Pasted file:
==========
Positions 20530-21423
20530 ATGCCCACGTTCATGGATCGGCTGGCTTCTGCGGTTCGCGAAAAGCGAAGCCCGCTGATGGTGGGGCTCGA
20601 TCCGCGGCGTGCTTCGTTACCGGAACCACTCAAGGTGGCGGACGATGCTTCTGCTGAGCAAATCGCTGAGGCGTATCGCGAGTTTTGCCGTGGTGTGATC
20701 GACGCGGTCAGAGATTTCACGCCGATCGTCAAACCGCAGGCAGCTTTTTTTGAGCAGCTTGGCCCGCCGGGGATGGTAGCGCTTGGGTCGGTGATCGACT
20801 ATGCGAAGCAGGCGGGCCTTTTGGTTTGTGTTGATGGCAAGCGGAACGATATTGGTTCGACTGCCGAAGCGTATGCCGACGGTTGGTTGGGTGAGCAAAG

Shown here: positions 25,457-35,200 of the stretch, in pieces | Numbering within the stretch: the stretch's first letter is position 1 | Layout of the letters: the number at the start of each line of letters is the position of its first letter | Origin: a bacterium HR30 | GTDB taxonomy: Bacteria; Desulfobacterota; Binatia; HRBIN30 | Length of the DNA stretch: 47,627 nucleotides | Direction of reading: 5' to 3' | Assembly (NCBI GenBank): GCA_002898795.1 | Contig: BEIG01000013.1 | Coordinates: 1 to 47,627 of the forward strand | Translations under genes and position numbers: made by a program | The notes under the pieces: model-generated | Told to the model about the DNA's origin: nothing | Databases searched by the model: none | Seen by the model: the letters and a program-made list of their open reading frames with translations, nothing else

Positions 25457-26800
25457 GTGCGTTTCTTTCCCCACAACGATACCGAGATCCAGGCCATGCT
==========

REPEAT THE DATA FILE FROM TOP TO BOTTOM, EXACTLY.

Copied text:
Positions 20530-21423
20530 ATGCCCACGTTCATGGATCGGCTGGCTTCTGCGGTTCGCGAAAAGCGAAGCCCGCTGATGGTGGGGCTCGA
20601 TCCGCGGCGTGCTTCGTTACCGGAACCACTCAAGGTGGCGGACGATGCTTCTGCTGAGCAAATCGCTGAGGCGTATCGCGAGTTTTGCCGTGGTGTGATC
20701 GACGCGGTCAGAGATTTCACGCCGATCGTCAAACCGCAGGCAGCTTTTTTTGAGCAGCTTGGCCCGCCGGGGATGGTAGCGCTTGGGTCGGTGATCGACT
20801 ATGCGAAGCAGGCGGGCCTTTTGGTTTGTGTTGATGGCAAGCGGAACGATATTGGTTCGACTGCCGAAGCGTATGCCGACGGTTGGTTGGGTGAGCAAAG

Shown here: positions 25,457-35,200 of the stretch, in pieces | Numbering within the stretch: the stretch's first letter is position 1 | Layout of the letters: the number at the start of each line of letters is the position of its first letter | Origin: a bacterium HR30 | GTDB taxonomy: Bacteria; Desulfobacterota; Binatia; HRBIN30 | Length of the DNA stretch: 47,627 nucleotides | Direction of reading: 5' to 3' | Assembly (NCBI GenBank): GCA_002898795.1 | Contig: BEIG01000013.1 | Coordinates: 1 to 47,627 of the forward strand | Translations under genes and position numbers: made by a program | The notes under the pieces: model-generated | Told to the model about the DNA's origin: nothing | Databases searched by the model: none | Seen by the model: the letters and a program-made list of their open reading frames with translations, nothing else

Positions 25457-26800
25457 GTGCGTTTCTTTCCCCACAACGATACCGAGATCCAGGCCATGCT